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From the APOG (Air Power Owner Group's) FAQ:

Air Power had its roots in a Virginia Beach paintball field called Combat Zone, operated by Nick Lotuaco. Nick, along with his machinist Greg Koteski, built all sorts of upgrade parts for Nelson-based pump guns in their spare time. One day the pair got to the point where they had so many pieces they could build a complete gun. Thus the Apex was born, and in the winter of 1987 Nick started the company Air Power to produce it using only one mill and one lathe! Soon after, the Apex Elite (a revised version of the gun) was released and in late ’92 the company went to full CNC. These guns were high quality pieces and were the first ones ever to have what Greg coined the “Venturi Bolt”. The Apex’s were popular, although expensive, and are considered by many to be the finest of their class. The Navy and even the Marines used them in various training exercises.

In February of 1993 Air Power released its first semi, the Vector. Unlike the Apex, however, it was born as less than satisfactory. An extreme gas hog (only 29 rnds/oz.), the Vector had unstable velocity, and the valve tube was prone to failure in < 10k rounds. This version of the gun was later called the Model A. Thankfully, the Model B was introduced the next year and although it outwardly looked nearly identical, internally it was completely revised. Efficiency was increased, the velocity stabilized, and the valve tube was replaced with a solid valve shaft of 17-4H stainless (stronger than titanium). The Vector was available in two versions, the “Backbottle” which was velocity adjusted internally, and the “Thruster” which used an optional external regulator for velocity control. Later that year and in to early 1995 Air Power made the Model C, which is the same gun but came with a bottomline grip. In total there were between 1200-1300 Vectors built.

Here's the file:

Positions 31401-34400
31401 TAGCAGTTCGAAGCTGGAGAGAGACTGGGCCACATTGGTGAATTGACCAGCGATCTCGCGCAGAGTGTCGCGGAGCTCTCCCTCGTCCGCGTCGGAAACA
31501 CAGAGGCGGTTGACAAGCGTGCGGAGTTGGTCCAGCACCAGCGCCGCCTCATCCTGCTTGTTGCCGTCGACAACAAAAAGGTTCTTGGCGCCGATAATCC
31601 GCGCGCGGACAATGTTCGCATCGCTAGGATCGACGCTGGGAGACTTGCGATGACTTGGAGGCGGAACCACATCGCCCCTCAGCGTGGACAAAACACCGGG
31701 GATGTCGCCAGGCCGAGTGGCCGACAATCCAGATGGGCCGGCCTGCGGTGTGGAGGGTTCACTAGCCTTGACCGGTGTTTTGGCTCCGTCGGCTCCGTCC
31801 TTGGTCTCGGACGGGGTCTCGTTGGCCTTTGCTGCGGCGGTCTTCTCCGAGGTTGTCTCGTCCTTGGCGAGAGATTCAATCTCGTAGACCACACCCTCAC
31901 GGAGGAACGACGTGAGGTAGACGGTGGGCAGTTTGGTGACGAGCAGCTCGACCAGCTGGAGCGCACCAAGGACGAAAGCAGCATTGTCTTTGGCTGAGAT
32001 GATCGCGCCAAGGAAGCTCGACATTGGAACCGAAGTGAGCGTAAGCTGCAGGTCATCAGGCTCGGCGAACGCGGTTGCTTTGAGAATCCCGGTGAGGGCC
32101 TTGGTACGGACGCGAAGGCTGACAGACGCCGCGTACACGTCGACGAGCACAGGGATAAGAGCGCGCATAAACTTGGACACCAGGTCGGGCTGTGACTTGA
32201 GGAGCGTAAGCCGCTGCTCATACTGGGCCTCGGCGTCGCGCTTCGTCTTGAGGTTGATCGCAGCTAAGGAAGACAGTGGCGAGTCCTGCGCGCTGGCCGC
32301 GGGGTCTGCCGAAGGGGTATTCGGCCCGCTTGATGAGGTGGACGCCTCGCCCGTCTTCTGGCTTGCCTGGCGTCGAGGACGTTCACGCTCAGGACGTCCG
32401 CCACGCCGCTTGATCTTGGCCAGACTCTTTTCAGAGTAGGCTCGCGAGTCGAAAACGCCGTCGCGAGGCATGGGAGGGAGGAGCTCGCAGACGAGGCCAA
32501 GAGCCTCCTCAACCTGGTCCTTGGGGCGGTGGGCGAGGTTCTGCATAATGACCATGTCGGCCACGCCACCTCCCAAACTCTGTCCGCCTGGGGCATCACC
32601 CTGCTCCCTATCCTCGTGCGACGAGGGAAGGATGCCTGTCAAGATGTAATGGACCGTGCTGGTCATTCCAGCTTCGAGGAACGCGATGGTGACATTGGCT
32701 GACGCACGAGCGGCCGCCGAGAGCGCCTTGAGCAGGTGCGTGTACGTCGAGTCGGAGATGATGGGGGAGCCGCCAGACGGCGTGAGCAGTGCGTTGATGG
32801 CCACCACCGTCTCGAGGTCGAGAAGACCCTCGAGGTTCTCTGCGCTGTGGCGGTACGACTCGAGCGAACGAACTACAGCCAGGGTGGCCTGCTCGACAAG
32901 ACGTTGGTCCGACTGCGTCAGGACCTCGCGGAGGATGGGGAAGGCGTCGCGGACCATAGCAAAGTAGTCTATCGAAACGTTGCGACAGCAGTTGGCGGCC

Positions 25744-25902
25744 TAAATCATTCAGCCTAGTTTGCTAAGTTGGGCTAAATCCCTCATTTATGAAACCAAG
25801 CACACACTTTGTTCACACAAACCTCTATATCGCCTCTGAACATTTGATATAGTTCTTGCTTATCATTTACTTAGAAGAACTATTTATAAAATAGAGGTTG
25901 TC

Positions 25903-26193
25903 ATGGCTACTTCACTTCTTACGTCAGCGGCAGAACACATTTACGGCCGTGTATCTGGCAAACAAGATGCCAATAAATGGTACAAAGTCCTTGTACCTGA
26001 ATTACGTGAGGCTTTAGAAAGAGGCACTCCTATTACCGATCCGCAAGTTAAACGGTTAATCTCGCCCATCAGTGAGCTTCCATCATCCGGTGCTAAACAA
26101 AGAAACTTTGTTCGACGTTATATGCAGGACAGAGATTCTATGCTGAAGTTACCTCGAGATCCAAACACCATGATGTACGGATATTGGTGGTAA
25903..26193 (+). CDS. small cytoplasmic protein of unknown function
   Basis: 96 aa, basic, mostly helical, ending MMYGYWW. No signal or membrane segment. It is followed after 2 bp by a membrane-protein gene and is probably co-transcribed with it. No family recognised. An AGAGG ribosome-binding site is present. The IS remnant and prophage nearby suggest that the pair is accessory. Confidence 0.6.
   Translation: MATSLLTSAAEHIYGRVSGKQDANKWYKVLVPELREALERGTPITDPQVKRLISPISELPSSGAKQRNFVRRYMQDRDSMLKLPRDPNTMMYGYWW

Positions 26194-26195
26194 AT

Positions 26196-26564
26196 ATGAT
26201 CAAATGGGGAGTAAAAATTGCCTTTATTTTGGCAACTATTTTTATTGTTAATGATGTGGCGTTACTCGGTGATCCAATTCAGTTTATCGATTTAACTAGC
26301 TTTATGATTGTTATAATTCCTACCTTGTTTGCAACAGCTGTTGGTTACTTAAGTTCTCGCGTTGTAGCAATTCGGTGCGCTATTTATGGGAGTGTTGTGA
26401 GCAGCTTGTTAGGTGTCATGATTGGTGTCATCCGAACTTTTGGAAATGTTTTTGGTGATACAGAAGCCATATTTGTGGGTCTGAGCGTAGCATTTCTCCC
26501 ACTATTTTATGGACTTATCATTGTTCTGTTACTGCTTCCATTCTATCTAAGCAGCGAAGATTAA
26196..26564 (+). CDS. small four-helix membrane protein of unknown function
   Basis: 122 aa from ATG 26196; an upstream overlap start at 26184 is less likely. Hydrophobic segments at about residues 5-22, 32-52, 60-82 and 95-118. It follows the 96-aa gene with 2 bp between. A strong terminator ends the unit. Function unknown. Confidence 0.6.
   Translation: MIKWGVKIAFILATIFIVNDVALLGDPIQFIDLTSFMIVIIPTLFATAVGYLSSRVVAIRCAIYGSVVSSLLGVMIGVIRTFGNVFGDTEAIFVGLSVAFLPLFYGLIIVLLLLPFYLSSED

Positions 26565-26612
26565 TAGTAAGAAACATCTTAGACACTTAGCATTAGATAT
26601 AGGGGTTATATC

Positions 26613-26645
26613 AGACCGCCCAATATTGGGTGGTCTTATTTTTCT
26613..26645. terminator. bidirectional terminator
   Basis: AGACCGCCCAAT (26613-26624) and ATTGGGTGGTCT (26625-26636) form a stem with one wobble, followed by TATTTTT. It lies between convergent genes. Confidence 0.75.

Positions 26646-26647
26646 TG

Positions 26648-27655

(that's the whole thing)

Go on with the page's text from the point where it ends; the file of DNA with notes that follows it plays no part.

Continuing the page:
Unfortunately Air Power hardly advertised the Vector and, due to the bad reputation of the Model A (and the $600 list price), it never really caught on. Because sales were slow production of the gun was discontinued in 1995. Michael Power, their main customer service rep., left sometime in `98 as AP got out of the paintball business entirely by moving the company and halting all warranty repairs. Today Air Power operates as a general construction contractor for the US military.

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